The Uptown Urban Center of the Lower Queen Anne neighborhood is a dense mix of turn of the 20th century and 1950-60s buildings, including multifamily housing, commercial and institutional properties. Nearby are restaurants, theaters and hotels as well as the Seattle Center, which has been bringing locals and visitors alike since World’s Fair of 1962. The neighborhood is defined by its active pedestrian traffic, and any new structures would need to support that overall feel.
That is what the proposed corner 6-story office building with an underground parking garage by Seattle developer Martin Selig Real Estate and designed by Perkins + Will is trying to accomplish. However, first, some changes would need to be made before the project advances in the design review process.
Located just a block west of the Seattle Center, at 401 Queen Anne Ave North, the development would offer six levels of office space, ranging from 23,000 to 26,000 square feet, as well as four below grade parking levels, with up to 297 parking spaces to serve the building tenants as well as visitors from the nearby Key Arena. The garage would be accessible to car traffic from the alley, while pedestrians would enter from Queen Anne Avenue.
The building would be 85-feet tall, a maximum allowed by the zoning. The preferred massing has a 3-story expression along Queen Anne Ave and a 3-story upper volume that frames around an open plaza with seating at the south side of the building. The project team hope the form of the plaza will create an opportunity for public art, such as a sculpture that would strengthen a sense of place. A rooftop terrace would create an additional amenity for future tenants. The proposed design would also widen the sidewalk of Queen Anne Avenue North to further enhance the pedestrian experience.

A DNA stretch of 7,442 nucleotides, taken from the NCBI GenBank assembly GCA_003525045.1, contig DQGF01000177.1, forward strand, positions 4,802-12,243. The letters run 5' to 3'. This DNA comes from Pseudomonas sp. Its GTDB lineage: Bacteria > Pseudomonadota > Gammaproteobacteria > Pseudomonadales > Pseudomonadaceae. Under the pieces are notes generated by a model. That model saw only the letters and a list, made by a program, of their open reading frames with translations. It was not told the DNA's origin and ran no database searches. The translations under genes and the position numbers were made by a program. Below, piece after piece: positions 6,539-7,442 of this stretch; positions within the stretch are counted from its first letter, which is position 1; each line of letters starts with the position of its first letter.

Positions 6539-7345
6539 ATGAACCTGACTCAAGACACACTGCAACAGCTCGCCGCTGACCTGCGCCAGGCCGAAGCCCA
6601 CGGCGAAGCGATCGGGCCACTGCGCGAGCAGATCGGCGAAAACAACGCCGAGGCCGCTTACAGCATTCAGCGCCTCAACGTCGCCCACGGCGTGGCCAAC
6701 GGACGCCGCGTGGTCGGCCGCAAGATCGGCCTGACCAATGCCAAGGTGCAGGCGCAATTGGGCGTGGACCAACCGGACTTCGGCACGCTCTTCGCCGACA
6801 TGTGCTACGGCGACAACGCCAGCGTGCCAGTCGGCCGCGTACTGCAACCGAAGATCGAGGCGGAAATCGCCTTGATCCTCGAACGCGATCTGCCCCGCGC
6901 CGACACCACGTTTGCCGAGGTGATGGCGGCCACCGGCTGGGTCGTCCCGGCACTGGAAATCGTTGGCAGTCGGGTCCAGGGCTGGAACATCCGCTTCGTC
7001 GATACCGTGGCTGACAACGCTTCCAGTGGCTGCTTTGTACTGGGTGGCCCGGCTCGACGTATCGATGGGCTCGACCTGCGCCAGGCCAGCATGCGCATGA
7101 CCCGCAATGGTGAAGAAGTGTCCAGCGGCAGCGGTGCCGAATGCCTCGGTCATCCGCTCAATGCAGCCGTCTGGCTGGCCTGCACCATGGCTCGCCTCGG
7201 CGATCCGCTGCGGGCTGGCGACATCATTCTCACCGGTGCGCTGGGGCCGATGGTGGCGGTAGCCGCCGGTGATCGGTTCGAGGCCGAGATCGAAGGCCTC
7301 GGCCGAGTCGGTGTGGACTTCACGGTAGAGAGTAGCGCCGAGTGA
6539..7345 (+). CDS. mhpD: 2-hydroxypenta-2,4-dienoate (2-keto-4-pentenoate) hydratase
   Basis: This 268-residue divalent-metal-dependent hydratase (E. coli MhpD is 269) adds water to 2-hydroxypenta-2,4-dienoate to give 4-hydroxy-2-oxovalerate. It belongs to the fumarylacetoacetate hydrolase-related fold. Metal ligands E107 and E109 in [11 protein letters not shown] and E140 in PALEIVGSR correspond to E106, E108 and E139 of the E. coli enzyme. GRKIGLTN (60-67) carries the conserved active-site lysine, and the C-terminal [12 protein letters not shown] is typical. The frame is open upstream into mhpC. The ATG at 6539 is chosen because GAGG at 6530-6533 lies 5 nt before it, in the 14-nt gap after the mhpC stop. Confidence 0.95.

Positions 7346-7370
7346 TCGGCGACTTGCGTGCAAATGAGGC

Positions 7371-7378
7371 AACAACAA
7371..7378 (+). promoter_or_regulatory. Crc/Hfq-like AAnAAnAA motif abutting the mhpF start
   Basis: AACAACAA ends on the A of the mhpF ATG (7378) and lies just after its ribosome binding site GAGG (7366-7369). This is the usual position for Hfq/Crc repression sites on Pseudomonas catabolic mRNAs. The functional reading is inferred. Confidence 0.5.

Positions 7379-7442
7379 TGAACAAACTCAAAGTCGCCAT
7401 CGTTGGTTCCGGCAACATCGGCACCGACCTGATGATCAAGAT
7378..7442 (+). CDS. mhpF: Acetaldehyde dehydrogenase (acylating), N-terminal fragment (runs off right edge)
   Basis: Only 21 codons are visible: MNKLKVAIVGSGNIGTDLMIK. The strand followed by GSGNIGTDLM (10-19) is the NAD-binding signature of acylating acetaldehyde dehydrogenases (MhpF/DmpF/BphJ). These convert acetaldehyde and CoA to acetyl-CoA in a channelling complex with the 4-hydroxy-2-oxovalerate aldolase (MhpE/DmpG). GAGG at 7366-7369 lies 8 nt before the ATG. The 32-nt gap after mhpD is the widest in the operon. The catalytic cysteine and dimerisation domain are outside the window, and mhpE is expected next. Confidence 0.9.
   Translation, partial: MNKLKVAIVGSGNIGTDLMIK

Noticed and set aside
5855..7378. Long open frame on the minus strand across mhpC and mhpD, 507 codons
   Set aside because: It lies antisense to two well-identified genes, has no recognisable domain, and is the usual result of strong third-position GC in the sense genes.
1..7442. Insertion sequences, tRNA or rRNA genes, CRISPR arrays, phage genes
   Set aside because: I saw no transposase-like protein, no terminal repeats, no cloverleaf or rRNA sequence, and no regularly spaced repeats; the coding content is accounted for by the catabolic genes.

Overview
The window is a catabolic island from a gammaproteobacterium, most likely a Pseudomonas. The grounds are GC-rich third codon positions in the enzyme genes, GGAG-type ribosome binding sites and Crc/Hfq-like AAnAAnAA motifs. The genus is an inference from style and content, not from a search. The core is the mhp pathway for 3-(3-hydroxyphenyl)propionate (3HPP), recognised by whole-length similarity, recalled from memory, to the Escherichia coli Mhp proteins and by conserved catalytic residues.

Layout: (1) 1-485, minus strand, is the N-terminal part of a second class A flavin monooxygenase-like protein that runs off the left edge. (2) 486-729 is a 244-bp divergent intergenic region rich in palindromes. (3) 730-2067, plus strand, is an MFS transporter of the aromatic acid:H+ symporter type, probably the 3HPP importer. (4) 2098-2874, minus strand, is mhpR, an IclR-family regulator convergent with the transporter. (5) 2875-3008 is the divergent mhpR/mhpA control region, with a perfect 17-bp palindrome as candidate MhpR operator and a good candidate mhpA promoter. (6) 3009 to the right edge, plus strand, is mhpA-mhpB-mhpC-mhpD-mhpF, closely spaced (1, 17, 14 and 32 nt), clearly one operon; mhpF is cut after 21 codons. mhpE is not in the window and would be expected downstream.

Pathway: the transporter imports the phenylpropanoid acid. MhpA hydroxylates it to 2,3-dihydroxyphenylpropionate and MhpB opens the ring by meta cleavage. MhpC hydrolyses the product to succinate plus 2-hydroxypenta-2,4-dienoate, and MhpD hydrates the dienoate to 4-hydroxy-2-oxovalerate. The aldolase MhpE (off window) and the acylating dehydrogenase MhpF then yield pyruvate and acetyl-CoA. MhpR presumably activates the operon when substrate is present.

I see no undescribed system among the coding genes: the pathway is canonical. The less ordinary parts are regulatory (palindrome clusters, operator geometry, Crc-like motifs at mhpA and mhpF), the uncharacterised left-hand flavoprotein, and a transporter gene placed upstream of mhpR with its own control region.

The existing structures, including a one-story building, a three-story building, and associated parking lot would need to be demolished.
Despite its general support of the project at the early design guidance meeting, the Board expressed some concerns with the proportions of the upper and lower volumes. According to the records of the meeting, the Board called it “looming” as it appeared to reinforce the bulk, height and scale of the building, rather than mitigate it. They also questioned whether the plaza would be inviting to the public or mainly serve the private use of the building’s tenants. The Board requested that additional setback be used to enhance the public realm and activate Queen Anne Avenue.
Two departures were requested at the meeting. The developer and Perkins + Will requested a departure that would decrease the percentage of open space open to the sky. The board gave preliminary support, assuming their guidance on public accessibility and activation of the open space is resolved. The applicants also requested a departure that would set back the property at 3 ft 6 inches rather than 10 feet above 64 feet. The board did not support the reduced upper level as they had concerns about the bulk and scale of the building’s upper volume.
No public comments were given at the meeting. Despite its critical feedback on several issues, the board was generally supportive of the direction of the project and recommended moving forward to the Master Use Permit application. However, in an unusual twist, the applicant requested an additional early design guidance meeting to get more feedback from the board about the proposed massing. The next meeting is scheduled for October 2.
As of this writing, Martin Selig Real Estate had not yet returned The Registry’s request for comment.